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Power in Numbers with Circle K International

Circle K International, a service-based organization that focuses on leadership and fellowship, became active in the spring semester after a year of obstacles and paperwork. 

President of the organization, Keyleen Argueta, a sophomore biochemistry major, said Circle K is similar to DOVE, both with a focus on community service, but Circle K offers more for members. 

“Circle K provides service and fundraising about specific goals and there’s support from other schools,” Argueta said. “It’s one big network of resources and friends.” 

She said the club’s specific goal is to support children and children’s education in foreign countries.

Argueta said future events include writing cards to patients at children’s hospitals, potential collaborations with other organizations and a surprise event in April. 

“It’s a little secret, but I can say that it’s a fundraising event, and it’s going to be big,” Argueta said. 

Other schools within the area who are involved with Circle K include Montclair, Caldwell and NJIT. Members at Seton Hall are also invited to attend events at those schools. 

Ordelys Rojas, a sophomore biochemistry major and vice president of Circle K, said her reason for joining and being part of the executive board was personal. 

“I want to go into pediatrics, and right now we're focusing on doing service with children,” Rojas said. “So, for me, it's like a stepping stone into my future career.”

Rojas said a goal for the spring semester is to establish the club, specifically with helping children.

“We're a really new club, so we want to be able to get a solid standing of members that are consistently showing up and doing the work,” Rojas said. 

Rojas added that the organization is open to all students. 

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“You can join for so many reasons, like community service hours,” Rojas said. “If that's what you need, you can join for service projects or to make friends.”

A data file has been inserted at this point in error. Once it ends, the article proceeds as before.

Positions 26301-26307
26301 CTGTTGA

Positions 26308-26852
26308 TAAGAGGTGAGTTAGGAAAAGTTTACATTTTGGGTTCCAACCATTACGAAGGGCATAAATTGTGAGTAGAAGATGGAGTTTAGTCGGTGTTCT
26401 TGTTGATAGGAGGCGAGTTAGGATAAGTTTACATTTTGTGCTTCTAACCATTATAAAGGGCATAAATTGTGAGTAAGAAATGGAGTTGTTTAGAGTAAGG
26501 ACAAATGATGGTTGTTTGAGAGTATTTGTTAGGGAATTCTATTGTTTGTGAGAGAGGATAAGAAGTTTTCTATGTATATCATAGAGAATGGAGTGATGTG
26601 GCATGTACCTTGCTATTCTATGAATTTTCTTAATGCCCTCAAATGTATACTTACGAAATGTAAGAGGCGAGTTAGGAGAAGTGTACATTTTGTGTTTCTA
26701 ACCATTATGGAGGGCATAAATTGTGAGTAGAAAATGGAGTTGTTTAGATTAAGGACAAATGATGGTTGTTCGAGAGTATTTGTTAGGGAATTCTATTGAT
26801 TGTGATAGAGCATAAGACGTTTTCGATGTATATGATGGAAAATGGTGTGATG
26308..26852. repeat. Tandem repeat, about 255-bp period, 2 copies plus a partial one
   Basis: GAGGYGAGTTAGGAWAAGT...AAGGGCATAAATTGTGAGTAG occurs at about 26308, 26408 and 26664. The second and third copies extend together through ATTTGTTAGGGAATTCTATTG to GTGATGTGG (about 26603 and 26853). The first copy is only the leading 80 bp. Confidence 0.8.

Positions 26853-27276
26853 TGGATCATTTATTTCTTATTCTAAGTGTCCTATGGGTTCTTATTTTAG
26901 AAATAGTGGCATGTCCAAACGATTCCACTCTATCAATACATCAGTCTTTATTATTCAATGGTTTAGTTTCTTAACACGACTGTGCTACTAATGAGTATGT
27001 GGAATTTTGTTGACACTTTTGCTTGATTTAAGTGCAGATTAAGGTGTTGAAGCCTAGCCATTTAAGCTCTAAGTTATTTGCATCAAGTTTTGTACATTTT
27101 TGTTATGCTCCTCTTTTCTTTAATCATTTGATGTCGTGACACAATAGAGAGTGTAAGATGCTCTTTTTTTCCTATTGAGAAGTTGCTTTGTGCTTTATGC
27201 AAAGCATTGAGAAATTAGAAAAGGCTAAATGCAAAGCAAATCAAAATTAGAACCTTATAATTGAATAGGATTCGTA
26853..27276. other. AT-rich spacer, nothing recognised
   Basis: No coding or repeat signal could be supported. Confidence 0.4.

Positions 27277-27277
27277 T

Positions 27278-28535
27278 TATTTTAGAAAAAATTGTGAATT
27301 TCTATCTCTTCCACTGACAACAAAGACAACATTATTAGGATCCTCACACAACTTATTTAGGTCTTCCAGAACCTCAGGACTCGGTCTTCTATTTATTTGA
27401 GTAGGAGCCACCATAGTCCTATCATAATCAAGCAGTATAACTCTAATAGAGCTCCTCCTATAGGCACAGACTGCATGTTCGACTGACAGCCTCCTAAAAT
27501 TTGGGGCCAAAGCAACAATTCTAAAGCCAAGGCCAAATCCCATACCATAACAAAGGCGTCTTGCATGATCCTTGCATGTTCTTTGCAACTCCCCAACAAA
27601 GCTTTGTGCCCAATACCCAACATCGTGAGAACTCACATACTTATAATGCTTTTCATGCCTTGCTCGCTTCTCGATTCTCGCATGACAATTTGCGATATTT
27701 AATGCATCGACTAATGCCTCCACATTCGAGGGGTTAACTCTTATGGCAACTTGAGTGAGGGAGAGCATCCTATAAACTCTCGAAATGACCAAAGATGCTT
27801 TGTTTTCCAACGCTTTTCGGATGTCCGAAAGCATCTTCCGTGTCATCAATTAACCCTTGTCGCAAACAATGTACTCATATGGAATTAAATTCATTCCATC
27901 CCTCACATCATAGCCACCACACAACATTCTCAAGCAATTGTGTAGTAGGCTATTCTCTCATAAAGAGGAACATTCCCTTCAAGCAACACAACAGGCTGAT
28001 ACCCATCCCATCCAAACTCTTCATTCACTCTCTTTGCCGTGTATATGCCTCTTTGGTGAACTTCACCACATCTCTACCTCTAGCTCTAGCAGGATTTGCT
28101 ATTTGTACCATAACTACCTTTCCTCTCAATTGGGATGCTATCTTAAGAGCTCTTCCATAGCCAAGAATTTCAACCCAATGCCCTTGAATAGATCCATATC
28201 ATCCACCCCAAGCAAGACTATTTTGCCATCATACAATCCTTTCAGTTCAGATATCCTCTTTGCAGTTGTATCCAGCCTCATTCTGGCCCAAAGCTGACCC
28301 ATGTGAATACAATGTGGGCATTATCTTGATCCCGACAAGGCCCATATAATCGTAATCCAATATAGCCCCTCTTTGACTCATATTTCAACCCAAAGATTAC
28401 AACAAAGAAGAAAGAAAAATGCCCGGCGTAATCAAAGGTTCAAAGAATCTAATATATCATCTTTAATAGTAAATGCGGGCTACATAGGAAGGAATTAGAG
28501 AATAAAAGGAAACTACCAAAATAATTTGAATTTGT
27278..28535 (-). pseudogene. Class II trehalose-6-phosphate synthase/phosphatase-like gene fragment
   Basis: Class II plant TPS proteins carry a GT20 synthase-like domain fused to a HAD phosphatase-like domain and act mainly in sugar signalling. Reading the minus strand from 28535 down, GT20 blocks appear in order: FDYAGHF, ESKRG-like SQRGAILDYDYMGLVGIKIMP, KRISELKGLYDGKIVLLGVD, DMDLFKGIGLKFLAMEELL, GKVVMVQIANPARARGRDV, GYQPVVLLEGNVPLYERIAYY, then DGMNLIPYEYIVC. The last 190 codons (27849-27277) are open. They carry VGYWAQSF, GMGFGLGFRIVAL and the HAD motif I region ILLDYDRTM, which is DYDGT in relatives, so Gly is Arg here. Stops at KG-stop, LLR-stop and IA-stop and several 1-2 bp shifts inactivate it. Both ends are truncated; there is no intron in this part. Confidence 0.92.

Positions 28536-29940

Edward Strong, a junior math major and Circle K’s treasurer, said that although the club is starting out, the most memorable moment so far was funding for the organization.

“Roughly a week or two before our first presentation to the SGA, we all collaborated and chipped in on a slide project,” Strong said. “We presented, we gave our hearts out, and I think we all came back happy from that.” 

Strong said the club’s first general meeting on Feb. 3 had a “surprisingly good turnout.”

“I would say everyone involved had some fun,” he said. “Meetings are to be determined and we’ll reach out to members about the changes in dates.”

Christina Kim, a junior social and behavioral sciences major and Circle K’s secretary, said when she first joined the executive board, it was “intimidating.”

“This is my first time getting a leadership position,” Kim said. “I’m trying to do the best I can and give it my all. This is a great opportunity not only professionally but also socially because you build long term relationships and genuine bonds.”

Kim said members interested in officially joining have to pay dues, but Circle K makes sure that it is covered through other means. 

“There shouldn’t be any prerequisites to performing acts of service because anyone is capable of doing acts of service,” she said. 

Kimberly Fallas can be reached at


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